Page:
Editorial: Dan Halloran charges put spotlight on 'member items'
Thank City Councilman Daniel Halloran III for this much. His actions, rendered with brutal detail in a federal criminal complaint, have cast a harsh spotlight once more on how elected officials distribute public money.
The Queens pol could inadvertently wind up triggering another round of much-needed reforms.
"Member item" is the polite term for the discretionary cash that council members get to help pay for amenities like baseball and soccer fields or community centers or similar local projects. Others prefer less delicate terms -- like slush fund, honey pot and pork barrel.
Why? Because, while member items can do much good, politicians sometimes find less altruistic uses. The feds say Halloran picked up $6,500 in campaign contributions from an undercover FBI agent and a cooperating witness at a meeting last September and then promised, when asked, to send their way at least $20,000 in member-item money.
"Absolutely, that's easy," Halloran is quoted by the feds. "That's not even an issue, not even an issue. . . . In fact, I might even be able to get you more."
He might have been talking through his hat. It's not clear he could have delivered. Council Speaker Christine Quinn has pushed through some significant reforms. A 2012 report by Citizens Union, the good-government watchdog group, found that organizations receiving council cash are better-vetted now and distribution of member-item money is subjected to tighter disclosure rules.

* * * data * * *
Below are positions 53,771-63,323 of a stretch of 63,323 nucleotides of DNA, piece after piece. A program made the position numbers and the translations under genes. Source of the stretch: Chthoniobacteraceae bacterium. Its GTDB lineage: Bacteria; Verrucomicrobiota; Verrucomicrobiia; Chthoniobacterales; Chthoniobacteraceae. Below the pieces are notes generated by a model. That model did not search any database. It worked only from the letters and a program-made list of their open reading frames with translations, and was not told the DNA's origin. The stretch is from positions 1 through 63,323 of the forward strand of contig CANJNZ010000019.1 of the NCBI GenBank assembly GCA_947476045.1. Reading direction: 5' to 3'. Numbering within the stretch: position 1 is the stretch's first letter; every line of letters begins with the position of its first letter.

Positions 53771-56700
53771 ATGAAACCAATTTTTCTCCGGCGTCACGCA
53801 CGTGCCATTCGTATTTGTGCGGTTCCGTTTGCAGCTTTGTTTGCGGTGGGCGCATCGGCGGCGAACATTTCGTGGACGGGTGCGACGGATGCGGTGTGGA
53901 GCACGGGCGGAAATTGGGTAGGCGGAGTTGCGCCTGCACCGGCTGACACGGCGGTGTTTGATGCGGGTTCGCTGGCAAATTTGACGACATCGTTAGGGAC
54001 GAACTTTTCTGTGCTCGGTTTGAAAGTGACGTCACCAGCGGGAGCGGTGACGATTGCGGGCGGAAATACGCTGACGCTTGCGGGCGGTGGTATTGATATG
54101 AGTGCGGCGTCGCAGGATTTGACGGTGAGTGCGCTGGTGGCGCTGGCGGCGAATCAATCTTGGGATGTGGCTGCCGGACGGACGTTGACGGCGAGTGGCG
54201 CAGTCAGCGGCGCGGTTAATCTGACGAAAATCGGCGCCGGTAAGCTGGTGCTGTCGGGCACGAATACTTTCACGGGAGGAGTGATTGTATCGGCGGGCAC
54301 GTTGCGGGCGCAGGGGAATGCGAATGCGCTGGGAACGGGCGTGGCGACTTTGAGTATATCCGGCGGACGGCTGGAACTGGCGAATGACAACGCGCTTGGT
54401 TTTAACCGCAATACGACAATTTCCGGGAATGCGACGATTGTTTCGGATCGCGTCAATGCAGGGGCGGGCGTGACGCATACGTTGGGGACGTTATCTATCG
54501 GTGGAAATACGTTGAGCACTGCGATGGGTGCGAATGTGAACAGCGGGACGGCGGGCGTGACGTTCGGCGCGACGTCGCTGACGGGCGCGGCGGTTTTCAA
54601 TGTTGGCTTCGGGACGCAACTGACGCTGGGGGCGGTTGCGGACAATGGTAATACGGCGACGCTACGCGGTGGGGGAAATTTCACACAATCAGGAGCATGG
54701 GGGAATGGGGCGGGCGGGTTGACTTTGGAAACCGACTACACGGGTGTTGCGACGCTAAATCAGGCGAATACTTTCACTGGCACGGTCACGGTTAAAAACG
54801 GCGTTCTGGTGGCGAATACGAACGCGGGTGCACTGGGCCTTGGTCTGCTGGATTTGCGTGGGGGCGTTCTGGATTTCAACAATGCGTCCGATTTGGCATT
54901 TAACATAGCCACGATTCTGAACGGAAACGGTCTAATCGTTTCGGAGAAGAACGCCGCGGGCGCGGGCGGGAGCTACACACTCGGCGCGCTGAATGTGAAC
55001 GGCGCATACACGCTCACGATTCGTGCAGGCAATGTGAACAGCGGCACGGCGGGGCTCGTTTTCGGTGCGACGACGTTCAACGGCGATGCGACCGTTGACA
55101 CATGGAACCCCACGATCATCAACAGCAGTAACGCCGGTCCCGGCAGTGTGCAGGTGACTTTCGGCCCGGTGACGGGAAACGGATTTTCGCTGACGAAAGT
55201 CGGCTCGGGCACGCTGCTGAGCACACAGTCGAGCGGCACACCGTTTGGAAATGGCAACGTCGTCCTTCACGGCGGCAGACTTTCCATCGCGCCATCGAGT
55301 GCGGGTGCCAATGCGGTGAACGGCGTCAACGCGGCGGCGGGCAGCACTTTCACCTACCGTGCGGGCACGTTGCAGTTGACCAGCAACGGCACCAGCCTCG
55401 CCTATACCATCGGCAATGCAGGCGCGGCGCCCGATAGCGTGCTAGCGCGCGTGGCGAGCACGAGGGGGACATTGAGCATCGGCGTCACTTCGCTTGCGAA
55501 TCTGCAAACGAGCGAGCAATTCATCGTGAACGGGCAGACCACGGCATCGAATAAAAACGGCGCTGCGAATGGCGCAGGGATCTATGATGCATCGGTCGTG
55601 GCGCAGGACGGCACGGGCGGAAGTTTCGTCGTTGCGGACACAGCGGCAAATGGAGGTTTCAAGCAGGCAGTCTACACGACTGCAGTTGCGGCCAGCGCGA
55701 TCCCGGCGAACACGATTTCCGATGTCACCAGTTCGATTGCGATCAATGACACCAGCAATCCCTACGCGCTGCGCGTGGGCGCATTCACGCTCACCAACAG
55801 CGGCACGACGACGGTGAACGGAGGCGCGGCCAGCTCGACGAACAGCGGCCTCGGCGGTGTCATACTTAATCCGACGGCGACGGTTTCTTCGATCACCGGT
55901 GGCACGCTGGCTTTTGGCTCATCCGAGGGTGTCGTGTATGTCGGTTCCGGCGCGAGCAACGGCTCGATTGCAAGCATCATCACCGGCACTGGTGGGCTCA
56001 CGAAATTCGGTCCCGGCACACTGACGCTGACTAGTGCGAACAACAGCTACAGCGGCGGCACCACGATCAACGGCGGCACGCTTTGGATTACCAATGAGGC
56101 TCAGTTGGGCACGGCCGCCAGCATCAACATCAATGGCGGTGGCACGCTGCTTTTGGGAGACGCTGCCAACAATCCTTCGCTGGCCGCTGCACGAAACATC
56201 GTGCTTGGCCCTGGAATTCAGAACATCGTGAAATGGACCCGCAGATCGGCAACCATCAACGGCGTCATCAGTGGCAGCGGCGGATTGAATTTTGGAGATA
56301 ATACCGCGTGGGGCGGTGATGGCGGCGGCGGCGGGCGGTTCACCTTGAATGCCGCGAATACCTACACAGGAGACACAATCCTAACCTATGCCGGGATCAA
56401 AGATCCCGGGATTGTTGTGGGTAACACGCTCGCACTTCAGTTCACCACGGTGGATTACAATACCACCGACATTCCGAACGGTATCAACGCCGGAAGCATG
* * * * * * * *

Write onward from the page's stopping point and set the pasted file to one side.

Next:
But the rules could be tightened further. Member items should be handed to council members less as a reward for supporting council leadership and more on grounds of objective merit, Citizens Union rightly notes.
Public Advocate Bill DeBlasio, a Quinn opponent in the Democratic mayoral primary, would scrap the system. But that doesn't make sense.
Member items give a boost to community groups and are awarded by those who should best know neighborhood needs. They must simply be done with more attention to merit and less to politics.